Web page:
The stewards thought Ocon caused an accident, thus was at fault.  I guess that's the answer we have to go with, but it doesn't overly sit well with me.

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November 05, 2018

F1 Update: Mexico 2018, The Eight Days After Edition

I think doing an actual writeup for the 2018 Grand Prix of Mexico would be somewhat pointless now, so instead let's take a look at the fallout from it, shall we?


*DISPARITY:  For whatever reason, the Mexico track this time around just highlighted the gulf that exists between the Haves and the Have Nots.  Only four cars were on the lead lap at the end: Verstappen, Vettel, Raikkonen and Hamilton, aka Red Bull, Ferrari and Mercedes.  Fifth place was Bottas in the other Mercedes, a lap down.  Then came pretty much everybody else two laps down.  It's been a long time since we've seen that sort of split.  Because it's been such a long time, I'm inclined to not worry too much... things happen like that sometimes.  If it happens again though...

*(THROWS ENERGY DRINK AGAINST WALL):  You'll note that the only driver of the Big Three missing was Smiley Ricciardo.  That's because he DNF'd... again, his eighth of the season, and fourth in the last seven races.  When a clutch problem that began on Lap 5 finally became terminal with 10 laps to go, the Aussie was in second place and under no threat at all from Seb Vettel.  Amusingly, as he walked away from the car, he flipped it off.  It then burst into flames.  Suprisingly, team principal Christian Horner did not burst into flames when Ricciardo later said in an interview that he doesn't "see the point of coming any more, of doing the last two races.  Let Ghastly drive it, I'm done with it."  Of course, he is leaving for Renault next year, and Pierre Ghastly is moving in.  I feel for him, I really do... and also suggest that if Red Bull can get the young Frenchman out of Toro Rosso in time for the next race, they should.  It just seems wrong to have someone that doesn't want to drive in the cockpit... particularly as it won't make any difference: Red Bull is locked into third in the constructor's championship, they cannot gain or lose places.  Neither of their drivers are in any sort of driver's championship points battle, so you may as well put the new kid in the car, get him some practice with the big team.  We love Smiley Ric, but it'd be for the best.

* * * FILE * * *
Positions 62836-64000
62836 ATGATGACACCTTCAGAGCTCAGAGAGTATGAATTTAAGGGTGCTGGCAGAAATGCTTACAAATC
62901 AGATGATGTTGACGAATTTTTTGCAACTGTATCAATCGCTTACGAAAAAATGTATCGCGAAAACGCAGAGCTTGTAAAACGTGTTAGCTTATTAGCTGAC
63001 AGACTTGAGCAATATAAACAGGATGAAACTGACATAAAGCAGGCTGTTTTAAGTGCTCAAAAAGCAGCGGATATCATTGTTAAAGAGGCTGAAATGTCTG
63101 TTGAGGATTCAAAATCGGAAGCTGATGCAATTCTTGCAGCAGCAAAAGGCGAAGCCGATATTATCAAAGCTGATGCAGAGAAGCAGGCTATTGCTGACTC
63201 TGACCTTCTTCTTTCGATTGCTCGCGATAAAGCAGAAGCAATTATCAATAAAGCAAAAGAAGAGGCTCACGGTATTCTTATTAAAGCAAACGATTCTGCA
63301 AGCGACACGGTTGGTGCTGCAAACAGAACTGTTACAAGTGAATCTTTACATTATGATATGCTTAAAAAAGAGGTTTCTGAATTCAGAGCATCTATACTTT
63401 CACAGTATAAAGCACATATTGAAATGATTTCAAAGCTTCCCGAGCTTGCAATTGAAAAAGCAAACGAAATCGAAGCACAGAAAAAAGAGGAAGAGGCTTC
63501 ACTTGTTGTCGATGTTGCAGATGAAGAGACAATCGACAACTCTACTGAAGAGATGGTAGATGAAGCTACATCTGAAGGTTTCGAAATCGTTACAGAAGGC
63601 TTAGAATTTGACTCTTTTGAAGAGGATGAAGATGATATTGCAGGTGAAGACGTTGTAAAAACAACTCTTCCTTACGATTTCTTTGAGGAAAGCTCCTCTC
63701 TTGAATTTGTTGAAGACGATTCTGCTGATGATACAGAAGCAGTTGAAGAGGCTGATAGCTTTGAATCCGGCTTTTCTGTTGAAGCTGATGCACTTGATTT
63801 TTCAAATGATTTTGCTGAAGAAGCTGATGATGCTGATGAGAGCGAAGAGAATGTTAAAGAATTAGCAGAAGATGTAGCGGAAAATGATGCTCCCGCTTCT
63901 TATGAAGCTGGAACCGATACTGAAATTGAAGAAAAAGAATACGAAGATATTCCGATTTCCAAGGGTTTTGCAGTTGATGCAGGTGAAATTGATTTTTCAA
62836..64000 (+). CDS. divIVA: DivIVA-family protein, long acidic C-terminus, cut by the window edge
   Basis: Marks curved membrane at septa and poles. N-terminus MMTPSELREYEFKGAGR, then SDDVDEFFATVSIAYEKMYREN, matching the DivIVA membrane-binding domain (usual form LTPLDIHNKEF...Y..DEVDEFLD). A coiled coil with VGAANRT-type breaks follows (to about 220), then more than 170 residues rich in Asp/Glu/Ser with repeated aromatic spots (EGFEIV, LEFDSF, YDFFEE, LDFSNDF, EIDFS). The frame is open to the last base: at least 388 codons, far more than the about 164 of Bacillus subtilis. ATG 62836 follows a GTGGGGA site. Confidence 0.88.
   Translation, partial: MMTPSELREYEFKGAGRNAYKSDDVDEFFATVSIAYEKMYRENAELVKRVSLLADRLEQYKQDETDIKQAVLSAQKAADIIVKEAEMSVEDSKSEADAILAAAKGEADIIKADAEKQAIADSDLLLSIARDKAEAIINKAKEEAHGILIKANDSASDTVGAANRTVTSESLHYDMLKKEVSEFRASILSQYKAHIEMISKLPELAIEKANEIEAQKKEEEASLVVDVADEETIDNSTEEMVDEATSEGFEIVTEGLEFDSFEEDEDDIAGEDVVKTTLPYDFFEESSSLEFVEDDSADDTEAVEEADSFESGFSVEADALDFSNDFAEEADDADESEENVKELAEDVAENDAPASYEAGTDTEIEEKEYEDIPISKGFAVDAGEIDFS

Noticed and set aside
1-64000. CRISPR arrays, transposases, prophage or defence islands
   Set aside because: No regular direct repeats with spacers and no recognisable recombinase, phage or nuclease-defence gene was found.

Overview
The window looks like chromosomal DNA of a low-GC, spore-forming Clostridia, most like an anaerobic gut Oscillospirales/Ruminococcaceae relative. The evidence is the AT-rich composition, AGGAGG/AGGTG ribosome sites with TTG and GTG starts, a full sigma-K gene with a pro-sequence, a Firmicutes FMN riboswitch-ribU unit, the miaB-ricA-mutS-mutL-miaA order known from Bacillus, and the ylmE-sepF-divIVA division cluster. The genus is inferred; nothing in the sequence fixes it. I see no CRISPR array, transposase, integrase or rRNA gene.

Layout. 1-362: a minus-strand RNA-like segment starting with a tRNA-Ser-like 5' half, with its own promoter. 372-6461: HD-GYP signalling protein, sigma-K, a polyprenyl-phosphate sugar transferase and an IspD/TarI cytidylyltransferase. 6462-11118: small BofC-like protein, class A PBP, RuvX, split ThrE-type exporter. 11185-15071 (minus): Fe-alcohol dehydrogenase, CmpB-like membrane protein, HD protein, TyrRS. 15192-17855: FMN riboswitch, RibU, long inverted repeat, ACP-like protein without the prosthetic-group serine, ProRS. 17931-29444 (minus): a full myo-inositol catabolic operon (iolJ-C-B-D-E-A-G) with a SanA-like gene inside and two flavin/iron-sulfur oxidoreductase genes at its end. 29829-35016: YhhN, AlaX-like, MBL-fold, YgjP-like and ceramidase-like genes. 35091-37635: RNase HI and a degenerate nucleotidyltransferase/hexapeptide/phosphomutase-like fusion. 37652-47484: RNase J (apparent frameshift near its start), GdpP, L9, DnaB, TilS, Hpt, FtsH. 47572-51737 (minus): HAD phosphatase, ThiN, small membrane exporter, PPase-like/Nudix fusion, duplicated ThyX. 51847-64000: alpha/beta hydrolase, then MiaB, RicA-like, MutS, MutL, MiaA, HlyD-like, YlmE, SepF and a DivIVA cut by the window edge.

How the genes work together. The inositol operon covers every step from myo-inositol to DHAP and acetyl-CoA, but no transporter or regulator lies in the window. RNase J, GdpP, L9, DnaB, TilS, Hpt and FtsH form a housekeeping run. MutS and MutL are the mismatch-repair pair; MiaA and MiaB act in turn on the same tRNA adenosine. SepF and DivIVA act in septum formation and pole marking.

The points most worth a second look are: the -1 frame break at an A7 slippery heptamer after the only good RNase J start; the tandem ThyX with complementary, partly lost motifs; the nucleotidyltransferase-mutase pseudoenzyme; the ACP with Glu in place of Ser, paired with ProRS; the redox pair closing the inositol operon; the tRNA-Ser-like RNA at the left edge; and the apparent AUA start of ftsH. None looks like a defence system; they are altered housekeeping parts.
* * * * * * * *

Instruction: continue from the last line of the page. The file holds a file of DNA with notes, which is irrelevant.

*VERGOIN':  With his win, DH Verstappen became the driver with the most race victories in F1 history never to have gotten a pole position.  He now has five, including Mexico back-to-back years.  I find him to be a sulky brat with a tendency towards self-destruction on the track occasionally, but he's also a talented driver.  And it's not like F1 hasn't seen drivers behaving like children before.  Of course, DH still IS a child, so...

*FIVE: Of course, some guy named Hamilton won his fifth world title with his fourth place finish, joining some fairly exclusive company... St Fangio the Quick and Slappy.  If you're curious, here's the song used in that video.  I don't really have that much to say about Hamilton's championship; he's pretty clearly the best driver in F1 today, he's almost certainly got the best team behind him, and while the car may not be the best on the track anymore, it's not very far behind.  Anybody believe that he couldn't end up with eight Driver's Championships if he feels motivated enough?  It'd be hard to bet against him right now.

*NEXT!:  So what do we have to look forward to in the next two races?  A lot of battles lower down the championship tables, mostly.  Haas shot their chances at being fourth in the constructor's championship in the foot with dual DNFs in Mexico.  They're 30 points behind Renault, while McLaren is 22 points behind them in sixth.  Even if they've only got a third as many points as third place, finishing fourth in the constructor's race in their third year of existence would be quite the thing.  The American team has finished eighth the previous two years.

Brazil is the next race, coming up this weekend... and we all know how much I dearly love Interlagos.  See you soon!